Before Apoorva finished writing the script for All about Michelle, little did she know that she would end up working with a nearly all-women crew. And these were not women who were already from the film industry, but trained women farmers, who have been into film production for over a decade.
“Does that sound surprising?” asks Apoorva.
Yes, because it’s not every day that you hear about women farmers who have mastered the art of making films. Moreover, they not only wield the camera but also handle the multiple departments involved in film production. So how did women, from different villages around Pastapur in Zaheerabad, a rural district in Telangana, get into the realm of filmmaking?
“Zaheerabad is infamous for the large number of farmer suicides it sees every year. In most households, it's the women who run homes, most of them clueless about the know-how of farming. That’s when the Deccan Development Society, an agri-based NGO, brought the women of the different villages together. They realised the advantages of using cinema to spread awareness on the concept of food sovereignty. These women have been trained to handle all aspects of filmmaking and have already produced over 500 short films on organic farming and other innovative concepts in farming, all by themselves. They have travelled to around 30 countries, meeting other farming communities, sharing similar goals,” Apoorva says.
Apoorva Marur with her women crew
For Apoorva Marur, who has been in the film industry for the past ten years, All about Michelle is her first brush with movie direction.
“In 2017, I had a bad fall and was bed-ridden for almost three months. During this period, I binge-watched all movies that released in the year and by the time I recovered, I had a story to tell of my own. I penned down a script and shared it with my family. I soon realised that I didn't have many options but to produce the movie through crowd-funding. And today, we are 30 days away from reaching our target at the website called ‘Wishberry’ that’s helping us with sourcing the amount,” Apoorva says.
All about Michelle is an investigative thriller-cum-travelogue that tells the tale of a medical research centre where three botched-up cases of research raise suspicion and set the tune for an intense thriller.
“Once I finished writing the script, I realised that my film could do absolutely well with an all-women crew. All those who read the script were amazed at its potential at having an all-women cast as well. I have known the Deccan Development Society for quite some time and hence I decided to get these amazing women on board," Apoorva says.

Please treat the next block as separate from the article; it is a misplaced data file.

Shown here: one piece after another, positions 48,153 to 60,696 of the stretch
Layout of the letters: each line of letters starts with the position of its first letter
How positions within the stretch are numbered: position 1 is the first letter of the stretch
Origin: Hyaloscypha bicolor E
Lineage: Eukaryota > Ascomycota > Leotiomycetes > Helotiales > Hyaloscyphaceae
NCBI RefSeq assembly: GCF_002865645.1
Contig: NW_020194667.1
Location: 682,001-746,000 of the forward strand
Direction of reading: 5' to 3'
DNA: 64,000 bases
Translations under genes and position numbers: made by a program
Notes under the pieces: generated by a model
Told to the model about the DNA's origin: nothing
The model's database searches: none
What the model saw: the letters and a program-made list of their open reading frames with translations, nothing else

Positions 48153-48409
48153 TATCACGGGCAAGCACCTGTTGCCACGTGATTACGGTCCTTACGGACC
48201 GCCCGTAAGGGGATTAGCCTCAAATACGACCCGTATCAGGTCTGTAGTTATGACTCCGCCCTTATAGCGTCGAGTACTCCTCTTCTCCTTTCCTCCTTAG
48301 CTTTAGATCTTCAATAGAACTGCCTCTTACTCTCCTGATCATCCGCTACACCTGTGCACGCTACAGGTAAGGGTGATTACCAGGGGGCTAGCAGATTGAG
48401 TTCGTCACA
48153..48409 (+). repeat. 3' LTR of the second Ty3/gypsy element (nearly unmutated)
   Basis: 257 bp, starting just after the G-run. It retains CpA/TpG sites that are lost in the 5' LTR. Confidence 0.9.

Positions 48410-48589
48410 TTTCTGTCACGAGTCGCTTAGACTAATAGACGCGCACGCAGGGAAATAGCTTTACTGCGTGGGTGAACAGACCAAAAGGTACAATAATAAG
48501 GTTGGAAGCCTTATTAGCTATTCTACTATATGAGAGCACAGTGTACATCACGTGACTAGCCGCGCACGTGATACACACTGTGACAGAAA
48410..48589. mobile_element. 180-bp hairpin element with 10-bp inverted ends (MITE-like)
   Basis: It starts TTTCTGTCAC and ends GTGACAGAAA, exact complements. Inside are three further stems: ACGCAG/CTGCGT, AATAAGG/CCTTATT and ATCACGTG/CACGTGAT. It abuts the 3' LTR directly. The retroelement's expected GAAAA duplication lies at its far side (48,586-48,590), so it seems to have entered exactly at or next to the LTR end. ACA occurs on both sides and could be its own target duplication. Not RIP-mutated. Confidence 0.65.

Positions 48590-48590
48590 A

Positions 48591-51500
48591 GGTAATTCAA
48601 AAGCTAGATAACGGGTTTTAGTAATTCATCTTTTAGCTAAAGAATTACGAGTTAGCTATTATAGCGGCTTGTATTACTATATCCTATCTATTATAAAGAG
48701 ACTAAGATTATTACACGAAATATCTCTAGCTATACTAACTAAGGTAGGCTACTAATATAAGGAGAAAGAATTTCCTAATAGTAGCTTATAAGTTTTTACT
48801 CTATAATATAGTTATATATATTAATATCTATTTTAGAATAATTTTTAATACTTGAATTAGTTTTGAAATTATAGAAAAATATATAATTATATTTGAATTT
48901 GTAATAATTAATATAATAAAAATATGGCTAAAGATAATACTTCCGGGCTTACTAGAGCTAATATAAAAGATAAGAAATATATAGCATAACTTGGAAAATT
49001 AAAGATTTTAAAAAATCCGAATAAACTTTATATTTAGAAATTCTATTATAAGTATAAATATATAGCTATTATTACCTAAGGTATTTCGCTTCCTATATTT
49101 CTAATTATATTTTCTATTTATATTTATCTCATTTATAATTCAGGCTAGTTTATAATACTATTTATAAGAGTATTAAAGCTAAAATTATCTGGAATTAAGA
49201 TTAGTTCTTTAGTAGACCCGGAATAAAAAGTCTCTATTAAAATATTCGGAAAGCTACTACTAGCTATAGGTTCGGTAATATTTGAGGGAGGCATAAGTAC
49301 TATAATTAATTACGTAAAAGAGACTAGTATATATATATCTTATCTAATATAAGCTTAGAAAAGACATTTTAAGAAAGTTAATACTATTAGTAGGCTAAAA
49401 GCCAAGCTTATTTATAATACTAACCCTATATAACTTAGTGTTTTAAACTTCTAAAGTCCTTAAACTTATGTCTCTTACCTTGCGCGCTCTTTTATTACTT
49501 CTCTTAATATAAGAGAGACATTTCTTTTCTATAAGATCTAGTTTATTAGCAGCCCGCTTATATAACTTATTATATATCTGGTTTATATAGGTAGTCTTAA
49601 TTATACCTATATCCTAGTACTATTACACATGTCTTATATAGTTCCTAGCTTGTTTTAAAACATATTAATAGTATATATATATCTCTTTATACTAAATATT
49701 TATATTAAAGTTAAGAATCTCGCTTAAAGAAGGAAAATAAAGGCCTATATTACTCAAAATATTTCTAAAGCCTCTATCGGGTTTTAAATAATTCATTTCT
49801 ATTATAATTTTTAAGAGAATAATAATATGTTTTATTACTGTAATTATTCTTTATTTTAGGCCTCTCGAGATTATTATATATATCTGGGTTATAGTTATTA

Out of the 30-member crew, 28 are women, with two men handling the sound and cinematography department.
“I really wished to find a sound engineer for my project, but considering the very few who work in the field, it didn’t materialise. The majority of the producers whom I met, appreciated the story, but were not ready to invest for a movie that had women farmers working. So, I turned to crowd-funding because I do not want to disturb the creative genius of these women, who may be illiterate, but do an amazing job at story-telling,” Apoorva explains.
So how do you work with a crew which does not exactly speak the same technical language as yours?
“I have womenall above 30 years in my team. Many of them are illiterate but have an extraordinary capability to tell a story. Their films on farming have an international audience and over the years, they have managed to communicate with audiences who do not follow Telugu. They hold the camera with the same ease as holding a sickle. The kind of cameras we are using for the movie are slightly different but they have a unique way of remembering buttons and where they are positioned on the camera,” Apoorva says.
Apoorva is also planning to hold a 30-day workshop in which experienced cinematographers would be training the women on how to use the professional cameras used for film shooting.
“We have already released a trailer for the film and this has made the women more comfortable with the technicalities of commercial filmmaking,” Apoorva adds.
The biggest challenge for the project is to reach its target amount of Rs 25 lakh in the next 30 days, and if it doesn’t materialise, the film will have to be shelved until the entire amount is raised again.
“The donations that we have been receiving are all on goodwill. We didn’t have anything apart from a concept note to show Wishberry who agreed to raise funds for the production and post-production of the movie. I have got artistes from across Delhi and Mumbai and we even shot the film trailer to prove that we are serious about making the film and won't just stop with the trailer,” Apoorva says.
“The movie also has a common cause that works for the empowerment of women, and it is giving them a chance at telling stories that they see beyond their villages. I have always believed that a woman could be another woman’s biggest source of strength. My attempt at making this movie is proof to the fact that women can indeed come together and work towards a common goal,” the filmmaker adds.